Data Warehousing is Not a Strategy: How to Maximize ROI from Your Warehouse Investment | RudderStack

neub9
By neub9
3 Min Read

The power of modern data warehouses cannot be overstated. Cloud-based warehouses offer unprecedented scalability and flexibility, contributing to remarkable business outcomes. Gartner/Tellius data reveals that data-driven companies can achieve up to 19x profitability, are 23x more likely to acquire new customers, and can experience a 20-30% EBITDA boost.

However, many companies struggle to realize such returns on their warehouse investments. One reason for this is the tendency to focus solely on perfecting data storage and overlooking the bigger picture. Merely storing data in a warehouse, while valuable, does not automatically translate to a business advantage. It’s important to ensure that the data and insights from the warehouse are accessible to business users and used for strategic action.

Creating collaboration between data and business teams presents a challenge. Data teams can be inclined to stay within their roles and consider their job done once data pipelines are built. However, to position the team as a value creator, it’s essential to bridge this gap and empower business users to leverage warehouse data for decision-making.

By strategically approaching this, it’s possible to transform the perception of the data team from a cost center to a business engine. The key lies in bringing insights derived from data to decision-makers, translating them into game-changing actions.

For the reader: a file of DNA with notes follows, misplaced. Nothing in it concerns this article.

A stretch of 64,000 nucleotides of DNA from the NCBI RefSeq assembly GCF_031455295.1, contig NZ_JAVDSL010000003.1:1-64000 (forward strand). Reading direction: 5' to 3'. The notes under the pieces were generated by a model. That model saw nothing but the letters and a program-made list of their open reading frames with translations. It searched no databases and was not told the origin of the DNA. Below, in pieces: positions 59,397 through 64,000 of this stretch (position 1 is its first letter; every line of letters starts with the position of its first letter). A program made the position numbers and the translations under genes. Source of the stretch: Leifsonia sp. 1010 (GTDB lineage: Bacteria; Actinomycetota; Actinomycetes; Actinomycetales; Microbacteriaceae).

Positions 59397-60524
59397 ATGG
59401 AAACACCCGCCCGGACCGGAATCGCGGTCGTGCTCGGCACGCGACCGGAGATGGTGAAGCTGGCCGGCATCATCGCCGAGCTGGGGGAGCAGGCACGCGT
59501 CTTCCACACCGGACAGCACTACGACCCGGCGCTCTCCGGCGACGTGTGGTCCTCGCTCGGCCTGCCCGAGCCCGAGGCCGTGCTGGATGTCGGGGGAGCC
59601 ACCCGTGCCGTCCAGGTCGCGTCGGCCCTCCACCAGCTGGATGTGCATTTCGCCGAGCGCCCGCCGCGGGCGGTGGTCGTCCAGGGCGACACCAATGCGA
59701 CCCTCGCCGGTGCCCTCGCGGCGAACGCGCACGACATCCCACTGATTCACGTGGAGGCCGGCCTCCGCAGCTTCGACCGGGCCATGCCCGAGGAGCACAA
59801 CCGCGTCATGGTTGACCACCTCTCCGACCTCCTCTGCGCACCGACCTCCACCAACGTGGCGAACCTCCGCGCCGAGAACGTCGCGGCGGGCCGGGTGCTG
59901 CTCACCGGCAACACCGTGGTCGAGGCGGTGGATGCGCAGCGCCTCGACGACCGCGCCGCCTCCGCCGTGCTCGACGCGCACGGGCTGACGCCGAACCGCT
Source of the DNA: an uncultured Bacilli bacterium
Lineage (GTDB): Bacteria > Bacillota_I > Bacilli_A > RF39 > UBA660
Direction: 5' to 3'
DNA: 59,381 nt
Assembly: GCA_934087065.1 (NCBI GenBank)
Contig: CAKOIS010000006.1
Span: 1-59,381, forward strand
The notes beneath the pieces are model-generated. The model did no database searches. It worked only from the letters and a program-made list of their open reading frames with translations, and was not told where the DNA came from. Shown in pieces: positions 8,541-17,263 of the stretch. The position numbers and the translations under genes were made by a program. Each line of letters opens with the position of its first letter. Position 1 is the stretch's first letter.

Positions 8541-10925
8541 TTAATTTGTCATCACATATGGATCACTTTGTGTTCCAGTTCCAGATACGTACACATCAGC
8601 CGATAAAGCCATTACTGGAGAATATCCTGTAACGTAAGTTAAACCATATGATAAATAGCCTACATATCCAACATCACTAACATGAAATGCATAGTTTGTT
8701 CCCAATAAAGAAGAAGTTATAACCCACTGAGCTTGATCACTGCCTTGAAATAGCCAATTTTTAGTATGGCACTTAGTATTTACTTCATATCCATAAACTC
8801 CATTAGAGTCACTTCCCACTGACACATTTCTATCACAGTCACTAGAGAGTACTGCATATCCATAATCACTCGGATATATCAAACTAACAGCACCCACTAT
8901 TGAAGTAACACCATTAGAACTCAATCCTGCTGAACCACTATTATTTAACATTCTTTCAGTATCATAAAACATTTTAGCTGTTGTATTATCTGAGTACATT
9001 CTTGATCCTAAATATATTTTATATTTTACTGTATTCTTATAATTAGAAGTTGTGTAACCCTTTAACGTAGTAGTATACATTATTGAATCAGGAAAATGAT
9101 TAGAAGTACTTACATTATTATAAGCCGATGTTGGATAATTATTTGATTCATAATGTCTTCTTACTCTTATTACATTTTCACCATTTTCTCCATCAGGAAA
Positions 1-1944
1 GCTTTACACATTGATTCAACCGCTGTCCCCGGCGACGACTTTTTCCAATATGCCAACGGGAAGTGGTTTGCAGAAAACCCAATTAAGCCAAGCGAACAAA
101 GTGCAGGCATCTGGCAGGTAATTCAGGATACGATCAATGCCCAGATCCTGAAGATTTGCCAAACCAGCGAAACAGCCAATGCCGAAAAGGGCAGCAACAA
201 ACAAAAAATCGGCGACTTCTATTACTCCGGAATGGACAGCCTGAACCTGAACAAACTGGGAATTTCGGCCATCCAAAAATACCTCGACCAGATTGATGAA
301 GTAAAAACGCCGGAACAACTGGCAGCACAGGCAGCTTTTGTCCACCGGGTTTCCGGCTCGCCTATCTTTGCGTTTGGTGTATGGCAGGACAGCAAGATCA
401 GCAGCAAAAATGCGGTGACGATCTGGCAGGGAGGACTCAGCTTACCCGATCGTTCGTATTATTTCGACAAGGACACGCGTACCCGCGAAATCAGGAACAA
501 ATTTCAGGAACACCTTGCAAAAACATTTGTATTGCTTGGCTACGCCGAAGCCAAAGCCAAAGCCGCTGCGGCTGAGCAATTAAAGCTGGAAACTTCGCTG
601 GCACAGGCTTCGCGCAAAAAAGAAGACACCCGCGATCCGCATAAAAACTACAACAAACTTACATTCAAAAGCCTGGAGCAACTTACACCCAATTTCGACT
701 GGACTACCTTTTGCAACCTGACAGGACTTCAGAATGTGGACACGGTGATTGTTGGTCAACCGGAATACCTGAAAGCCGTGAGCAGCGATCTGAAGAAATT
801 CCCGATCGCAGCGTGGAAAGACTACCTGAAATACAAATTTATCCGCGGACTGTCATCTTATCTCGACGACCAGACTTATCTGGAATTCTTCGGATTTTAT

To facilitate this transition, a shift from working in silos to working cross-functionally is necessary. Data warehousing should be viewed as a means to achieve competitive business advantage, rather than an end in itself. Implementing strategic processes and fostering collaboration between technical and business teams are crucial to creating valuable datasets and analytics models.

A role that has emerged to bridge the gap between data and business teams is the analytics engineer. This hybrid role combines the technical skills of a data engineer with the analytical skills of a data analyst, providing alignment between teams and contributing to higher business value projects.

Practical steps to improve data culture and unlock valuable business insights include prioritizing curated and unified views of the data, fostering internal team alignment, introducing analytics engineering roles, and establishing feedback loops. By aligning people, processes, technologies, and skill sets, companies can significantly increase the return on investment in their data warehouse and turn it into a powerful business tool.

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